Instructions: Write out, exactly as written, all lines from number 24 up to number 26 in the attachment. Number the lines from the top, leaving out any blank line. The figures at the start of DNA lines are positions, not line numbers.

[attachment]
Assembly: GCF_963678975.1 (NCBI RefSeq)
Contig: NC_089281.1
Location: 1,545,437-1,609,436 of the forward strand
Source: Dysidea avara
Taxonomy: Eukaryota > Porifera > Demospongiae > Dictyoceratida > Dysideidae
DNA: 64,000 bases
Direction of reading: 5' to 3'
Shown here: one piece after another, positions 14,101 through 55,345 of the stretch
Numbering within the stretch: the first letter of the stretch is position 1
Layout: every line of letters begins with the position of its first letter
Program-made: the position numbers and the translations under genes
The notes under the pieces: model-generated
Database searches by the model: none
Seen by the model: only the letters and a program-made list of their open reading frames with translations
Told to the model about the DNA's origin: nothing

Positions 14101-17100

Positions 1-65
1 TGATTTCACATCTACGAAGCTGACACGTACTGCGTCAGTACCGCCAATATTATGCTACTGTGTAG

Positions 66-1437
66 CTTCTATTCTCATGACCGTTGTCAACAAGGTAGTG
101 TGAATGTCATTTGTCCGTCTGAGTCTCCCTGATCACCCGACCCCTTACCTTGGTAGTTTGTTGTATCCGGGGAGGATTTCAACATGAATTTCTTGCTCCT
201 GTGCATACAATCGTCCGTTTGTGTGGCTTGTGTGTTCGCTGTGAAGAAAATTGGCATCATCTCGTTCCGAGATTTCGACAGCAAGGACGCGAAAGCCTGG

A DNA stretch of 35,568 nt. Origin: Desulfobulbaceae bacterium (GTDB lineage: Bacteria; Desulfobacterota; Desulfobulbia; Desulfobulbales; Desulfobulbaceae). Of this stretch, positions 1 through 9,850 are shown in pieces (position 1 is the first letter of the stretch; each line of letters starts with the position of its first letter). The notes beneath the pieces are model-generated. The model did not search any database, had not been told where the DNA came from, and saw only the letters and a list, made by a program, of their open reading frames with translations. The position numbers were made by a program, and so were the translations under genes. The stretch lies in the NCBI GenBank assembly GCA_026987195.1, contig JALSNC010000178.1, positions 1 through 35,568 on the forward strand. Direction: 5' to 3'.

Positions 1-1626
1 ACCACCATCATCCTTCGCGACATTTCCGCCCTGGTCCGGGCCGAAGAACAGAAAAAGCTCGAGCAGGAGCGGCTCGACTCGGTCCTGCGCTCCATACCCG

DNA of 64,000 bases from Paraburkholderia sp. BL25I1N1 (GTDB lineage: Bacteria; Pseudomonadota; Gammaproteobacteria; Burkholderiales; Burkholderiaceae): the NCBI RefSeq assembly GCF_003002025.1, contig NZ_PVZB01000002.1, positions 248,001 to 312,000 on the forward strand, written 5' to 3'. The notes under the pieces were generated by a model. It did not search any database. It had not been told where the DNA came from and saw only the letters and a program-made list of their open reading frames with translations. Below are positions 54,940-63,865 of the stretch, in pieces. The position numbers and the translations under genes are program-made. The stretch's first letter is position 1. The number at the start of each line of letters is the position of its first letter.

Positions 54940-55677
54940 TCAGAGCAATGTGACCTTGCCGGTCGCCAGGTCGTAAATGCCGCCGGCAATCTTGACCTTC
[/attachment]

Positions 1-1626
1 ACCACCATCATCCTTCGCGACATTTCCGCCCTGGTCCGGGCCGAAGAACAGAAAAAGCTCGAGCAGGAGCGGCTCGACTCGGTCCTGCGCTCCATACCCG

DNA of 64,000 bases from Paraburkholderia sp. BL25I1N1 (GTDB lineage: Bacteria; Pseudomonadota; Gammaproteobacteria; Burkholderiales; Burkholderiaceae): the NCBI RefSeq assembly GCF_003002025.1, contig NZ_PVZB01000002.1, positions 248,001 to 312,000 on the forward strand, written 5' to 3'. The notes under the pieces were generated by a model. It did not search any database. It had not been told where the DNA came from and saw only the letters and a program-made list of their open reading frames with translations. Below are positions 54,940-63,865 of the stretch, in pieces. The position numbers and the translations under genes are program-made. The stretch's first letter is position 1. The number at the start of each line of letters is the position of its first letter.